The distribution pattern of the ‘Golden Fiber’ industry in India during the last half century.

Question – Assess the change in the distribution pattern of the ‘Golden Fiber’ industry in India during the last half century. Also list the measures taken by the government to revive it by giving reasons for its decline. – 28 December 2021

Answer –  Jute is popularly known as the ‘Golden Fiber’. This is not only because of its silky golden luster, but also because of the industry’s reputation as a profitable economic enterprise, being a cash crop. Jute ‘Golden Fiber’ is the cheapest and most important of all types of textile fibers after cotton, as it is used in a variety of ways (from geo-textiles to apparel, carpets, decorative items, home furnishings and furnishings etc.) Softness, strength, elongation, luster and uniformity are found.

Distribution Pattern of Jute Industry

After Partition in 1947, the jute producing regions moved to Bangladesh (erstwhile East Pakistan), while most of the jute mills remained in India. From the time of the Second World War, the use of synthetic fibers started increasing in place of jute. During the last half century, the Indian jute industry has faced many ups and downs. India is no longer the largest exporter of raw jute, India is now replaced by Bangladesh, while it remains the world’s largest producer of jute and consumer of jute products.

Shifting of Jute Industry

The following changes have taken place in the distribution of the jute industry in the recent past:

  • West Bengal has lost its industrial importance and many industries are either in serious trouble or have closed down. Due to overcrowding in the traditional industrial area of ​​Hooghly, industries are shifting to the northern plains along the Ganges River. In addition, Kolkata is no longer an important international port.
  • There has been a remarkable migration of this industry towards the Godavari river delta. This is due to the development of the paper industry in the region, which uses a mixture of jute and Sabai grass as raw materials.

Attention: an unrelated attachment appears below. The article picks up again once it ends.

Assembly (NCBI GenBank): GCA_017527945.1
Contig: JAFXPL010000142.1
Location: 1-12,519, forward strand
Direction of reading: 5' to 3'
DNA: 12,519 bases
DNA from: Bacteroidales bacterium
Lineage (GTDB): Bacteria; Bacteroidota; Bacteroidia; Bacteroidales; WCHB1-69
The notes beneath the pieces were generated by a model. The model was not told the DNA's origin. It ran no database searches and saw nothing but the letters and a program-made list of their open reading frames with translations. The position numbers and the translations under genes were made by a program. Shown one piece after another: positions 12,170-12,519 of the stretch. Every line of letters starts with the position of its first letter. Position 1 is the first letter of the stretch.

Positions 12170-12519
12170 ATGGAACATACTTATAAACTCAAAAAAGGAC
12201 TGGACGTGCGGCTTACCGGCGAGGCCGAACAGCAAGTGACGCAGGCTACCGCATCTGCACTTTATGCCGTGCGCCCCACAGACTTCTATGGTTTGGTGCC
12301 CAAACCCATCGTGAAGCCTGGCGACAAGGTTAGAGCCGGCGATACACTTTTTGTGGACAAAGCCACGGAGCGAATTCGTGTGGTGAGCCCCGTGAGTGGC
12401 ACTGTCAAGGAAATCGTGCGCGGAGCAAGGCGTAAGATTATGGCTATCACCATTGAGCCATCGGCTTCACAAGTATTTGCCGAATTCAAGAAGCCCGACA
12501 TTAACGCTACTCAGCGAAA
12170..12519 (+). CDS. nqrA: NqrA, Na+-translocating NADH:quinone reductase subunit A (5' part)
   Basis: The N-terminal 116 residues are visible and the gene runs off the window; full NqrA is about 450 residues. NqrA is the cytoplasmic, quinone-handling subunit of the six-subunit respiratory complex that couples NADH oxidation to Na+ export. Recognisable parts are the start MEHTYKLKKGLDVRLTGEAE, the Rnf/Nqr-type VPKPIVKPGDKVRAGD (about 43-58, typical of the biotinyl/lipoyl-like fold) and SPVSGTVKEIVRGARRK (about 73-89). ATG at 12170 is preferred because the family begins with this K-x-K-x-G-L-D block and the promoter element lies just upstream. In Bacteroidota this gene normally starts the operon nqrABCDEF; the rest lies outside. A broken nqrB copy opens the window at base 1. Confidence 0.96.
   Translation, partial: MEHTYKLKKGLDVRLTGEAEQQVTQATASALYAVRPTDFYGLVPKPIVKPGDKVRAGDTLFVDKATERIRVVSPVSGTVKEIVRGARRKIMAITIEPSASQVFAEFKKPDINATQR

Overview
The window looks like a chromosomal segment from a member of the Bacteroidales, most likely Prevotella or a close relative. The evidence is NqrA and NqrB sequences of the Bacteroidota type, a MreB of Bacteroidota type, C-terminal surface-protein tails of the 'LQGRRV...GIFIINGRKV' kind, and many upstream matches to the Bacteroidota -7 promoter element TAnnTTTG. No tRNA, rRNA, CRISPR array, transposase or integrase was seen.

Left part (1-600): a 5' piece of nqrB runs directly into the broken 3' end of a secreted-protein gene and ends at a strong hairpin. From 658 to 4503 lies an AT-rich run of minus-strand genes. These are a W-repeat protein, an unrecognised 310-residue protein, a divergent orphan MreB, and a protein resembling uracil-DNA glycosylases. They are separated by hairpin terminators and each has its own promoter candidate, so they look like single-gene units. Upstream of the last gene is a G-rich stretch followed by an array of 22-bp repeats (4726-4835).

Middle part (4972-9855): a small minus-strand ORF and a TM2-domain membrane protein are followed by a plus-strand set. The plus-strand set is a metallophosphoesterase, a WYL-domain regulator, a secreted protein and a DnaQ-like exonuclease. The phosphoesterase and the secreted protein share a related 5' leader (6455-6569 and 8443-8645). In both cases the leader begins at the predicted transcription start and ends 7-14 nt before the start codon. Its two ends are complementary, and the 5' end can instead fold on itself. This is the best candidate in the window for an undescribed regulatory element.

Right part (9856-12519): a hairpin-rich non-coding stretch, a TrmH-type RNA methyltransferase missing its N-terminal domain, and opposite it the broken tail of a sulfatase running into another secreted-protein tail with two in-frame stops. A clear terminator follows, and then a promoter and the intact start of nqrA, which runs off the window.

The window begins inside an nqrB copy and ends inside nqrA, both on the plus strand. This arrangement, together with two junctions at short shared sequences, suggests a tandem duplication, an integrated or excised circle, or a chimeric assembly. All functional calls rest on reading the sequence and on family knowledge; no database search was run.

• Apart from traditional uses such as packing bags for sugar, wheat and rice, demand for jute from urban areas has pushed the industry closer to the market. ,
  • Places like Eastern Uttar Pradesh and Andhra Pradesh have favorable conditions for the natural needs of the jute industry. Cheap labor is also available here.

Reasons for the decline of the jute industry

Apart from migration, the Indian jute industry has also declined. There are following reasons for this:

Supply Side Constraints:

Shortage of domestic raw materials, as the major producing areas are now located in Bangladesh.

  • Inability of mill owners to upgrade their products according to market demand.
  • Due to the strong trade union movement in the traditional jute growing sector, investors have shifted their capital to other sectors and even to other enterprises. ,
  • Fluctuations in jute prices due to erratic production of crops.
  • Those input costs for production due to the lack of upgrading of machines.

Demand Side Constraints:

  • Stiff competition from synthetic packing materials from developed countries in Europe and North America.
  • The emergence of new alternatives and the use of containers on a large scale and the development of plastics.

Measures taken by the Government:

  • The Jute Packaging Materials (Compulsory Use in Packing Commodities) Act, 1987 with a view to protect the jute industry.
  • National Jute Policy for State-of-the-art Manufacturing (2005).
  • Chute Technology Mission (JTM) was launched for research and development in all dimensions of this industry.
  • The National Jute Board has been given statutory status under the National Moot Board Act, 2008 to take steps for the all round development of the jute industry.
  • The Jute Corporation of India provides assistance to the jute farmers through the MSP process when the price of raw jute is less than the Minimum Support Price (MSP).

Jute industry is highly labor intensive and environment friendly hence it needs to be revived in an eco conscious world. India should seize this opportunity by rethinking the existing raw jute procurement and export policies, innovating and modernizing production machines, diversifying related products, improving quality and developing new products.

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